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The perfect instant Father's Day gift:

InsideGOLF
January 21, 2020

Jack Nicklaus is more than a golfer, he’s an idea. It’s one thing to be the greatest champion the game has ever known, but to also be the quintessence of class, dignity and sportsmanship? Well, Jack represents something bigger than himself. In honor of The Golden Bear turning 80 on Tuesday (Jan. 21), GOLF.com is spending Nicklaus’ birthday week — with a little help from his friends — honoring the man himself. You can find even more Jack at 80 coverage in GOLF’s February issue.

In a personal and professional life so overwhelmingly accomplished, choosing Jack Nicklaus’ 80 greatest moments is an incredible challenge. Could there easily have been hundreds? We’ll let Verne Lundquist answer that: “Yes, sir!”

Spring 1950
At age 10, Jack Nicklaus first tags along with his father, Charlie, for a round at Scioto Country Club, in Columbus, Ohio. Smitten by the game, he begins taking lessons with the club’s head pro, Jack Grout. Young Jack is a quick study. The first time he keeps score, he cards a 51 over nine holes. But the season’s most enduring memory comes when Charlie catches Jack throwing a club in frustration. The paternal scolding that follows is a defining moment that shapes how Jack comports himself throughout his career. More important than any swing tip is learning how to play the game.

June 9, 1953
At 13, Jack wins the Ohio State Junior Championship, his first of three consecutive victories in the event.

Summer 1953
He breaks 70 for the first time and gets his first official handicap: plus-3.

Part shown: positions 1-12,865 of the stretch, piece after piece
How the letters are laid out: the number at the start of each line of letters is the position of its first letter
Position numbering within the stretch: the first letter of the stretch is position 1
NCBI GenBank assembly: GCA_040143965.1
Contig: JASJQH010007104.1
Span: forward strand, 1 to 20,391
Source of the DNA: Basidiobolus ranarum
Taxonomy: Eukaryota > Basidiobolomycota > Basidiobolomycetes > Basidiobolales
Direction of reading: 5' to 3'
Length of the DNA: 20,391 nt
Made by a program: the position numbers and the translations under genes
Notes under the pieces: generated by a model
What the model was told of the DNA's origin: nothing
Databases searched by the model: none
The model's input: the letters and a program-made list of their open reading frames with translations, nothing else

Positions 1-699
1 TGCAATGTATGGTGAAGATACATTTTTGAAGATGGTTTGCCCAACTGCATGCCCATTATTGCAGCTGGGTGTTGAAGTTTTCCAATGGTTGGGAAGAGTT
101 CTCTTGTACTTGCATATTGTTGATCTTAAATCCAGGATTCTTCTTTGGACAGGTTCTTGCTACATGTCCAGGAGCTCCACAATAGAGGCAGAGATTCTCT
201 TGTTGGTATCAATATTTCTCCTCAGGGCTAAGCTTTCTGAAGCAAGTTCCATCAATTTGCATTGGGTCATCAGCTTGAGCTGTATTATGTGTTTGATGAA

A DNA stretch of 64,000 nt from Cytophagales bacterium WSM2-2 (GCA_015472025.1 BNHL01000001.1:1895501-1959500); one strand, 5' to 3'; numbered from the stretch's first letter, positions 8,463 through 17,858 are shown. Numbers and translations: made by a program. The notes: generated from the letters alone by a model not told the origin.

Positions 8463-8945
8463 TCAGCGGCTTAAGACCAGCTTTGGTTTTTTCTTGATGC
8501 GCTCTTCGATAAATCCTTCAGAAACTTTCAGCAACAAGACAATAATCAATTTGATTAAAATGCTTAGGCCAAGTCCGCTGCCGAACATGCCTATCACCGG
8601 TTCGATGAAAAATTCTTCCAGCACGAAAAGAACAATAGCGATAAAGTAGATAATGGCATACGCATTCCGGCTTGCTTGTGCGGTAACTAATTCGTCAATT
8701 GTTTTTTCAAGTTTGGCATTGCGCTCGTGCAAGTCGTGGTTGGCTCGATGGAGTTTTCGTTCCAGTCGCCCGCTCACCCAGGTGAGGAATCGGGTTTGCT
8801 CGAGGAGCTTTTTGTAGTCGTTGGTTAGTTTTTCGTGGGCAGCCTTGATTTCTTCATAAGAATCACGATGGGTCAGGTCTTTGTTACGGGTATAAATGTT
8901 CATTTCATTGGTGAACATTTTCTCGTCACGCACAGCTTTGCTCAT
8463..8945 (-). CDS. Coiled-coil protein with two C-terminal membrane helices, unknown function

July 29 to 30, 1953
At 13, playing his first national tournament, the USGA Junior Championship, for golfers 17 and under, Jack wins his first three matches before being eliminated in the fourth round. That same year, at another amateur event, he earns a reprimand from USGA executive director Joe Dey, who almost penalizes Jack for being late to the first tee. Jack is never late again. “Outside of my father and Jack Grout, Joe Dey was the most influential person in my life,” Jack says.

Summer 1954
He makes his first hole in one, from 154 yards, at the Scioto Junior Championship.

September 12, 1955
At 15, competing in his first U.S. Amateur Championship, Jack loses in the first round, 1-down. The consolation? He meets Bobby Jones.

July 29, 1956
At 16, he wins his first tournament against pros: the Ohio State Open. The following year, he claims his first national title, the U.S. National Jaycees Championship, at the Scarlet Golf Club, in Columbus.

Spring 1957
Jack is named to the First Team All-League High School Basketball Team. At one point in the season, he sinks 26 consecutive free throws.

September 2, 1957
Earns his first mention in Sports Illustrated, which will go on to feature him on its cover 20 times.

September 1957: Meets future wife Barbara Bash
On the first weekend of the fall semester at Ohio State, Jack, 17, is standing on a stairwell in the Oval when he’s introduced by mutual friends to a freshman nursing student. Barbara Bash is on her way to work at a campus science lab. But before she leaves, Jack gets her number. Less than two years later, on Christmas Day, 1959, he proposes. They are married the following summer. “All these years later, with all the good things that have happened to me, I still believe that Barbara is the most precious gift in my life,” Jack says. “She has been my foundation, my voice of reason, my sounding board, my biggest supporter, my best friend and the love of my life.”

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